Your class or tour is finished and you look back wondering, “What did they take away from our time together? Will they remember any of it tomorrow? Will they recall this lesson in connection with a future experience?”
As a docent or interpreter, you studied your collection and practiced touring. You embellished your lesson, and related it to other subject areas. What more can you do?
One technique that can accentuate the impact of your lesson, especially with younger audiences, is to involve several or all of the senses — sight, hearing, taste, smell, and touch.
Let’s suppose your expertise is in art. A knowledge of art-making is helpful. Surely it starts with touching and feeling: carving in rocks; molding clay in one’s hands; swirling and blending pigments; caressing the textures of leather, wool, or canvas.
While this technique may seem immaterial to looking at something like a painting, it need not be. Imagine a landscape. While the colors, mood, and technique may be apparent to the highly trained viewer, they may not be to a younger visitor. Can you help him feel the cool breeze under the trees? Does recalling the unending sound of a stream help him relate to the water depicted? Do the flowers bring to mind a particular fragrance, or garden where he touched, smelled, and listened? Now, imagine a still life. Do the foods invite you to think of their taste — the pleasure or rejection they might bring?
A guide in a nature setting can certainly use sound to his or her advantage. Often, sounds indicate the presence of things unseen — birds, animals, insects. Perhaps helping others to identify and differentiate sounds in the environment can teach them of nature’s many layers.
We tend to discourage touch in some presentations. Yet, think of how forceful a learning tool it is during the earliest years of life. How meaningful physical contact is. Feeling often leads to an emotional reaction that is effective for learning and for remembering later.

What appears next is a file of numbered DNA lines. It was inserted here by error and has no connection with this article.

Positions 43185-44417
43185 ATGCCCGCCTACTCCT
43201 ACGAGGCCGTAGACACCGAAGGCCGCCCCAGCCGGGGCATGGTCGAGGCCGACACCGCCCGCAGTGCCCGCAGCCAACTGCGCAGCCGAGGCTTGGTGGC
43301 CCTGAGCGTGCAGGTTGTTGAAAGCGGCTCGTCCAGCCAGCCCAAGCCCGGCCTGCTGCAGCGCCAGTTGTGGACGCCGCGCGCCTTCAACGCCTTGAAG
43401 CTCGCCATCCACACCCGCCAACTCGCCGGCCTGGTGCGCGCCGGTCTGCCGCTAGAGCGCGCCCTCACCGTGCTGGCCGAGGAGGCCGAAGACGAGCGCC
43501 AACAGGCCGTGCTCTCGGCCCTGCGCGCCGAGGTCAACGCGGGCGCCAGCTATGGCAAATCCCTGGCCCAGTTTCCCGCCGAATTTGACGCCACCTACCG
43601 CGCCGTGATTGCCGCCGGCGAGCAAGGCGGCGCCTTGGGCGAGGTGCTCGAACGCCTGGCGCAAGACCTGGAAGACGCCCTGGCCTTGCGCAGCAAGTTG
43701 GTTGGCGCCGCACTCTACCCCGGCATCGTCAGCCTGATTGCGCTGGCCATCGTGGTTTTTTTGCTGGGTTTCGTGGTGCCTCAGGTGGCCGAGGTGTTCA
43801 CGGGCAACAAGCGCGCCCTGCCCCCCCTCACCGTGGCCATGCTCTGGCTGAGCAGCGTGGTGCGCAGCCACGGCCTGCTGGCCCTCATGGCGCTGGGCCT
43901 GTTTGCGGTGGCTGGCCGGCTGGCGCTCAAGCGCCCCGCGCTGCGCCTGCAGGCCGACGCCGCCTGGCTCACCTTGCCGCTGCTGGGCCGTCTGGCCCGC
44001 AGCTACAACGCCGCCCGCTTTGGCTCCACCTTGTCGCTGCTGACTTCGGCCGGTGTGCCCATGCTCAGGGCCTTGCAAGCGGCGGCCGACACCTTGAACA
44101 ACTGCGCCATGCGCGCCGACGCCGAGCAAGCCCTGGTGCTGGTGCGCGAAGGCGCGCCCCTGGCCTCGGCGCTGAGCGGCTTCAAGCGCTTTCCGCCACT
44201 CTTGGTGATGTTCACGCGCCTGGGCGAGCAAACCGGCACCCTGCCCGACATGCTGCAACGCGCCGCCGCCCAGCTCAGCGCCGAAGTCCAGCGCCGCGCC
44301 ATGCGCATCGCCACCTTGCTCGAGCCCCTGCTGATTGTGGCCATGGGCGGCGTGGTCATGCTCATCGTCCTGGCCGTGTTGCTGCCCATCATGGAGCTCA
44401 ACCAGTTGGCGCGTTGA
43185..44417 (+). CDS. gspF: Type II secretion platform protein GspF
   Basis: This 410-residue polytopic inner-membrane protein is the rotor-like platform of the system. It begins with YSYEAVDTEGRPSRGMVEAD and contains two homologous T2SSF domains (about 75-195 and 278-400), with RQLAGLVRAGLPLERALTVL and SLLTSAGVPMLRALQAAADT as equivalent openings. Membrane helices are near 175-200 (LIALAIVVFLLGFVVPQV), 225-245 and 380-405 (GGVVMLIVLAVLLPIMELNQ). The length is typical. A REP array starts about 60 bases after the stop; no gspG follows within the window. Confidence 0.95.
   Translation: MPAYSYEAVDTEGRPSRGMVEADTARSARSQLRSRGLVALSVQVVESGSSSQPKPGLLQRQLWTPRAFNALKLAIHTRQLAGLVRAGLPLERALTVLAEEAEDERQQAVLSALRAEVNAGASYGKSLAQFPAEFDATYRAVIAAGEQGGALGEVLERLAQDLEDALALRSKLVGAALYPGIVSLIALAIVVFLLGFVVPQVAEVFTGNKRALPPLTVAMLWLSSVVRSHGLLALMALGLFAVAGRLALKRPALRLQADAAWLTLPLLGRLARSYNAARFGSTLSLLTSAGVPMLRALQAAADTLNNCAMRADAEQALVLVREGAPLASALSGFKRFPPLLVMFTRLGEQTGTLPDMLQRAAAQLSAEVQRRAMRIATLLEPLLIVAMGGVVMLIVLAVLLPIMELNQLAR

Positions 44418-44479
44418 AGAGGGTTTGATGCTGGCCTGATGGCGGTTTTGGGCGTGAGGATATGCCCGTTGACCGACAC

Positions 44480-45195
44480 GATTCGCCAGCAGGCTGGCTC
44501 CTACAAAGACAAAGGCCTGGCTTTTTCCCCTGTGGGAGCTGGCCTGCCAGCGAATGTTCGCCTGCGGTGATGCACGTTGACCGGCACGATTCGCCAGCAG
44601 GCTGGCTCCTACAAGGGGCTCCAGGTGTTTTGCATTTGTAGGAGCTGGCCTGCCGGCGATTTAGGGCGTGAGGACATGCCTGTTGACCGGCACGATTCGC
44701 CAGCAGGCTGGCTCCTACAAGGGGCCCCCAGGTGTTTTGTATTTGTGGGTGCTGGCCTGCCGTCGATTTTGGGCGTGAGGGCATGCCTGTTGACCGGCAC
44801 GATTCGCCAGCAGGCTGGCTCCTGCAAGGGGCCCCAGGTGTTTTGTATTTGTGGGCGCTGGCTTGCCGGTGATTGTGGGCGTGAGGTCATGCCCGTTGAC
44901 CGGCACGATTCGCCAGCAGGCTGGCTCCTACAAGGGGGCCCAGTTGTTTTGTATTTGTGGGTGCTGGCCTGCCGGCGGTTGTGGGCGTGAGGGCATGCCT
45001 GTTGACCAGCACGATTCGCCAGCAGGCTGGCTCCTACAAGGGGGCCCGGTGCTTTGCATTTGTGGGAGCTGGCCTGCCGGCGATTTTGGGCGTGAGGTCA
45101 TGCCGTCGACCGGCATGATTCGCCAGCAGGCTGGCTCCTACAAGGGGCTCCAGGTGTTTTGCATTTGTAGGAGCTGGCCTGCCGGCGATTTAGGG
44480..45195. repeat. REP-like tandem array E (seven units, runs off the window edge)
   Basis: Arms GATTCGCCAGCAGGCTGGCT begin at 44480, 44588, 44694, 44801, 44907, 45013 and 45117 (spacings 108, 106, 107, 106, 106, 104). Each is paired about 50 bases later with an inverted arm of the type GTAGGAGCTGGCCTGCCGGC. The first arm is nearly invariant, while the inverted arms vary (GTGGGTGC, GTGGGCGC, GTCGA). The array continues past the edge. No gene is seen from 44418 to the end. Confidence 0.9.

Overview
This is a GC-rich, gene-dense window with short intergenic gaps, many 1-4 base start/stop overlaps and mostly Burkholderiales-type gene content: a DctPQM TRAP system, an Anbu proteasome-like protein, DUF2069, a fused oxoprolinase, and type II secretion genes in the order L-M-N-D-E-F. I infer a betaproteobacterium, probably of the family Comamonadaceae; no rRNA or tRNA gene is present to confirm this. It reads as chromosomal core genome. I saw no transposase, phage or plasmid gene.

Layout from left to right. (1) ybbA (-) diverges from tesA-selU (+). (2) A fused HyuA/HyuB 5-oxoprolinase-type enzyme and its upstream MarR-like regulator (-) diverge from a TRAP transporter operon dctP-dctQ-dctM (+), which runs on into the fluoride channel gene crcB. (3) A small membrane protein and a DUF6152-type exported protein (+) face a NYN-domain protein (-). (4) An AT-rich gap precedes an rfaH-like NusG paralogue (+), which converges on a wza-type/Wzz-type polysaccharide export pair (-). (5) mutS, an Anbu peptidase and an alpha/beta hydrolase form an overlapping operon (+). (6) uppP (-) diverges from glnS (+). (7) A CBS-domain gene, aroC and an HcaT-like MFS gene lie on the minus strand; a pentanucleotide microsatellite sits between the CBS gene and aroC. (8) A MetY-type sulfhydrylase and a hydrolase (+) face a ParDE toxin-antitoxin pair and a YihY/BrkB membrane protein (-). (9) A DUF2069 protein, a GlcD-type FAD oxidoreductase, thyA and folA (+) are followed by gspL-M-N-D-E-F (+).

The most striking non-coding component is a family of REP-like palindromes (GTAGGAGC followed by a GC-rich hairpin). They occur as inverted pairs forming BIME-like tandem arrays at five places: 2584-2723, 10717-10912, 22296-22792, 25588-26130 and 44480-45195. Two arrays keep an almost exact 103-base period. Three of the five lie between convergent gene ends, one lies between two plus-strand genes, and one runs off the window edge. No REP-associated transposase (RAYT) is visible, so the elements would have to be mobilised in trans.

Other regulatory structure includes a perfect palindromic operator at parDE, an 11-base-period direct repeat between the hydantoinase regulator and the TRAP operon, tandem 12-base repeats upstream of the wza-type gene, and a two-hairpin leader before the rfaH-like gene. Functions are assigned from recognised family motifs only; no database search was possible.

We are cautious in encouraging the tasting or smelling of objects. But, with some forethought, a docent can construct an entire lesson using those sensations alone. Honing our sense of taste or smell can help us observe, identify, and imagine. It can enliven any lesson about nature, history, or art.
It is possible that your lesson can be more forceful if you introduce sensory appeals that are seemingly unrelated to your topic. Music can describe an animal (think of Peter and the Wolf); smells can define a time period; sounds can discuss a place.
Remember, every experience, even sensory ones, is interpreted through one’s particular, individual perspective. I once set a copper bowl of red apples on the kitchen table for my children coming home from school. The first one who passed them said, “That’s beautiful!” The second, “I’m hungry!” The third said “seven,” meaning one for each child coming home (he’s been our mathematician ever since).
To engage someone’s senses is to engage their interest. If you can contribute to that when teaching youngsters, your presentation will certainly have been a success!
Mary Ruth G. White is a retired teacher and former docent, who recently celebrated her 80th birthday. She lives in Buchanan, MI.
White, Mary Ruth G. “Sensory Involvement is the Primary Connector,” The Docent Educator 3.2 (Winter 1993): 20.